sudo do-release-upgrade
twice, the first time to upgrade 9.04 to 9.10 and the second time to upgrade 9.10 to 10.04 LTS.

I normally ssh into my server for updates and general admin, even though it is under my desk, it is quicker than fishing the keyboard out and switching the input of my monitor. However performing a release upgrade is not recommended over ssh.

I will start the upgrade to 9.10 now and if all goes well I will back soon to comment on the process.

OK I’m back, that wasn’t as smooth as I expected. This entry in my fstab caused my system to fail at mounting the root partition, as well as /dev/shm which just doesn’t exist.

# Reconfig of shared memory security measure-matthewlyle-ubuntu-sec
tempfs /dev/shm tempfs defaults,ro 0 0

I commented out this mount point and the system booted OK and here I am. I will have to look into this “shared memory security measure”. So now the server is at 9.10, time to upgrade to 10.04 LTS.

Back soon or much later….

Well that went very smooth, server now running 10.04 LTS

Moving /dev to new disk in a VM

29 September, 2010 (09:26) | LAMP | By: Blogkeep

When I built a development server on VirtualBox, I thought 8Gb would be enough disk space. It wasn’t. I decided that moving /dev to another virtual disk would be a solution. I could have imaged my vm created a larger disk and wrote the image back to the new bigger disk. However, this is what I did to get more space:

This was done with VirtualBox running 64bit Ubuntu.

Create a new virtual disk (vdi) of the size required, and add this disk to your Ubuntu VM
Boot the VM and login. Start a terminal(if using a desktop)

Make sure the disk has been detected:

> sudo fdisk -l

This command lists the disks in the system for my system the following is returned:

Disk /dev/sda: 8589 MB, 8589934592 bytes
255 heads, 63 sectors/track, 1044 cylinders
Units = cylinders of 16065 * 512 = 8225280 bytes
Sector size (logical/physical): 512 bytes / 512 bytes
I/O size (minimum/optimal): 512 bytes / 512 bytes
Disk identifier: 0x000aaa52

Device Boot Start End Blocks Id System
/dev/sda1 * 1 32 248832 83 Linux
Partition 1 does not end on cylinder boundary.
/dev/sda2 32 1045 8136705 5 Extended
/dev/sda5 32 1045 8136704 8e Linux LVM

Disk /dev/sdb: 8213 MB, 8213495808 bytes
255 heads, 63 sectors/track, 998 cylinders
Units = cylinders of 16065 * 512 = 8225280 bytes
Sector size (logical/physical): 512 bytes / 512 bytes
I/O size (minimum/optimal): 512 bytes / 512 bytes
Disk identifier: 0x00000000

disk /dev/sdb doesn't contain a valid file system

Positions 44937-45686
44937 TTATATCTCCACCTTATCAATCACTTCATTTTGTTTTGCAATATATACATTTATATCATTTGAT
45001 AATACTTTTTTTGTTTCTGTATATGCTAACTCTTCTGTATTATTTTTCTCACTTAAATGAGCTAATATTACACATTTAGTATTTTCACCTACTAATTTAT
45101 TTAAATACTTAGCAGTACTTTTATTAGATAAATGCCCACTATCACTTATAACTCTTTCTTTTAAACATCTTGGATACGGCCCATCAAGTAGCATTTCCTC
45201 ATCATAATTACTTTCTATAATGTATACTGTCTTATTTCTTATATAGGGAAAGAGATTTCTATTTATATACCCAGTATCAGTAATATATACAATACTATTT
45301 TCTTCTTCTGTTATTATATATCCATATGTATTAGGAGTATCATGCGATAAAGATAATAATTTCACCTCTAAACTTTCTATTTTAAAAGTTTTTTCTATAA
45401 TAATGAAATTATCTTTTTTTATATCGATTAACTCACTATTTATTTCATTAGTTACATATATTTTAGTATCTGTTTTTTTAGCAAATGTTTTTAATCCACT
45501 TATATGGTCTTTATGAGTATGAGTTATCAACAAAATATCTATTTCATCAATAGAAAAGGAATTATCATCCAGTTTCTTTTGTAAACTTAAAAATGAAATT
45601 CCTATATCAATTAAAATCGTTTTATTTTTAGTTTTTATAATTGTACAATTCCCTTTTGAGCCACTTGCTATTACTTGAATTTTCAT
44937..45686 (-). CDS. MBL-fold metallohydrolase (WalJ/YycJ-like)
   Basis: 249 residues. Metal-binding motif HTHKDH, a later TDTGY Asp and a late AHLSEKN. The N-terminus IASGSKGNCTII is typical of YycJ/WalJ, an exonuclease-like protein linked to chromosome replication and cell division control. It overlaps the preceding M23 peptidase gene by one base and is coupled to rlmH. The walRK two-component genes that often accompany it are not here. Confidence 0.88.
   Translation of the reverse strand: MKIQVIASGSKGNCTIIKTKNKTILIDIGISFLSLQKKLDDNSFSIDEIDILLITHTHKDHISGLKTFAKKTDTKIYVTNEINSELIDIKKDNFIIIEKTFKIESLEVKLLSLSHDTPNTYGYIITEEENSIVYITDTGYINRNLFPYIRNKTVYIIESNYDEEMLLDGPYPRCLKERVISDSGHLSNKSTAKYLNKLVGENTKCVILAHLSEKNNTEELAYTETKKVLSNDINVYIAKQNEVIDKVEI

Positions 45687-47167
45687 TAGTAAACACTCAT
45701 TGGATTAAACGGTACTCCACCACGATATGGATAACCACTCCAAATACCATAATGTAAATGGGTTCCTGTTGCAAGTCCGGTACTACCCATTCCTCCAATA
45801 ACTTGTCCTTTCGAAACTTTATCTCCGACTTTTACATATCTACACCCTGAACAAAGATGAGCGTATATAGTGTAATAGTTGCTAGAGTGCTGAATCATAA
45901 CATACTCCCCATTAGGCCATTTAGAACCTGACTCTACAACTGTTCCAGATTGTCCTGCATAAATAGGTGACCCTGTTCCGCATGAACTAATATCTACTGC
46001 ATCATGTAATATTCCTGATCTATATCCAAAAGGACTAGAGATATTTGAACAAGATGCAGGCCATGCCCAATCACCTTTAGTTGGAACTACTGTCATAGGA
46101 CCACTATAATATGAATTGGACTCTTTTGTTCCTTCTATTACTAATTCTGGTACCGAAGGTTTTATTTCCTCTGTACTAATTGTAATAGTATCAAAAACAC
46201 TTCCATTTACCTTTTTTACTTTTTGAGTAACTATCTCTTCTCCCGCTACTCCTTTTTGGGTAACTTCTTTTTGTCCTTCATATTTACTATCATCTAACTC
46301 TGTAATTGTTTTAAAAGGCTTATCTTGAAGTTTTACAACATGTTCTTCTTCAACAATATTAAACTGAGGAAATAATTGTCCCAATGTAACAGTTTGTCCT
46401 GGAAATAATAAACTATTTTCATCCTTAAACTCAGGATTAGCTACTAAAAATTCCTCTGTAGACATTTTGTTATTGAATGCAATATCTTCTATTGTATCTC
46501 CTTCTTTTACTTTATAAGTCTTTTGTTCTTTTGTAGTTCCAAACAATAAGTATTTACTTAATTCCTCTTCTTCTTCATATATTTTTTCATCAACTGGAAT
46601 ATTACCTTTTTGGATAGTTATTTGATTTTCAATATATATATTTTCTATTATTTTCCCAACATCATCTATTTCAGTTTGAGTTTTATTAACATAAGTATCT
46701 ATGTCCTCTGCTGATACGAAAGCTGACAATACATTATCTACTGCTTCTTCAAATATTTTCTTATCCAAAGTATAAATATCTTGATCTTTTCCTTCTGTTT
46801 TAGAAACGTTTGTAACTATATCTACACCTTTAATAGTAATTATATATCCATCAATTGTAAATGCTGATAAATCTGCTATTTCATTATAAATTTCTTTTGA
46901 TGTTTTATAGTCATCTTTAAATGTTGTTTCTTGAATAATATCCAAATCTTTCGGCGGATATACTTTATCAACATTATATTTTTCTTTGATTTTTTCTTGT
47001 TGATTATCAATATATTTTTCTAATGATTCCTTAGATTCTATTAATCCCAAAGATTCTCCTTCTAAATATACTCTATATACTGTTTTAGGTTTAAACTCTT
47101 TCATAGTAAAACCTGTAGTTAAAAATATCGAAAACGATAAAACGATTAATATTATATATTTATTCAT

We have determined the new virtual disk /dev/sdb has been detected.

OK it doesn’t contain a valid file system, so we create one.
Firstly we partition the disk, I decided to use the whole disk. My responses to prompts are in bold:

> sudo fdisk /dev/sdb

Device contains neither a valid DOS partition table, nor Sun, SGI or OSF disklabel
Building a new DOS disklabel with disk identifier 0xc7872ee1.
Changes will remain in memory only, until you decide to write them.
After that, of course, the previous content won't be recoverable.

Warning: invalid flag 0x0000 of partition table 4 will be corrected by w(rite)

WARNING: DOS-compatible mode is deprecated. It's strongly recommended to
switch off the mode (command 'c') and change display units to
sectors (command 'u').

Command (m for help): n
Command action
e extended
p primary partition (1-4)
Partition number (1-4): 1
First cylinder (1-998, default 1): 1
Last cylinder, +cylinders or +size{K,M,G} (1-998, default 998):998

Command (m for help): w
The partition table has been altered!

Calling ioctl() to re-read partition table.
Syncing disks.

Let us check the disk has been partitioned properly:

>sudo fdisk -l /dev/sdb

Disk /dev/sdb: 8213 MB, 8213495808 bytes
255 heads, 63 sectors/track, 998 cylinders
Units = cylinders of 16065 * 512 = 8225280 bytes
Sector size (logical/physical): 512 bytes / 512 bytes
I/O size (minimum/optimal): 512 bytes / 512 bytes
Disk identifier: 0xc7872ee1

Device Boot Start End Blocks Id System
/dev/sdb1 1 998 8016403+ 83 Linux

There is our new partition sdb1 on disk sdb.
Now to create the file system, I used ext4:

> sudo mkfs.ext4 -v /dev/sdb1

mke2fs 1.41.11 (14-Mar-2010)
fs_types for mke2fs.conf resolution: 'ext4', 'default'
Calling BLKDISCARD from 0 to 8208793600 failed.
Filesystem label=
OS type: Linux
Block size=4096 (log=2)
Fragment size=4096 (log=2)
Stride=0 blocks, Stripe width=0 blocks
501952 inodes, 2004100 blocks
100205 blocks (5.00%) reserved for the super user
First data block=0
Maximum filesystem blocks=2055208960
62 block groups
32768 blocks per group, 32768 fragments per group
8096 inodes per group
Superblock backups stored on blocks:
32768, 98304, 163840, 229376, 294912, 819200, 884736, 1605632

Writing inode tables: done
Creating journal (32768 blocks): done
Writing superblocks and filesystem accounting information: done

This filesystem will be automatically checked every 38 mounts or
180 days, whichever comes first. Use tune2fs -c or -i to override.

Create a directory to mount the new disk:

> sudo mkdir /mnt/new

Mount the new disk:

> sudo mount /dev/sdb1 /mnt/new

Now we are ready to copy /dev to the new disk.
Firstly we need to drop run level into single user mode because we do not want disk writes happening in /var whilst we are copying it.

>sudo init 1

Copy data in var, not the /var directory itself.

> cd /var
> cp -ax * /mnt/new

Rename the /var directory, don’t delete until we are sure it all works.

> cd /
> mv var var.old

Make new var directory,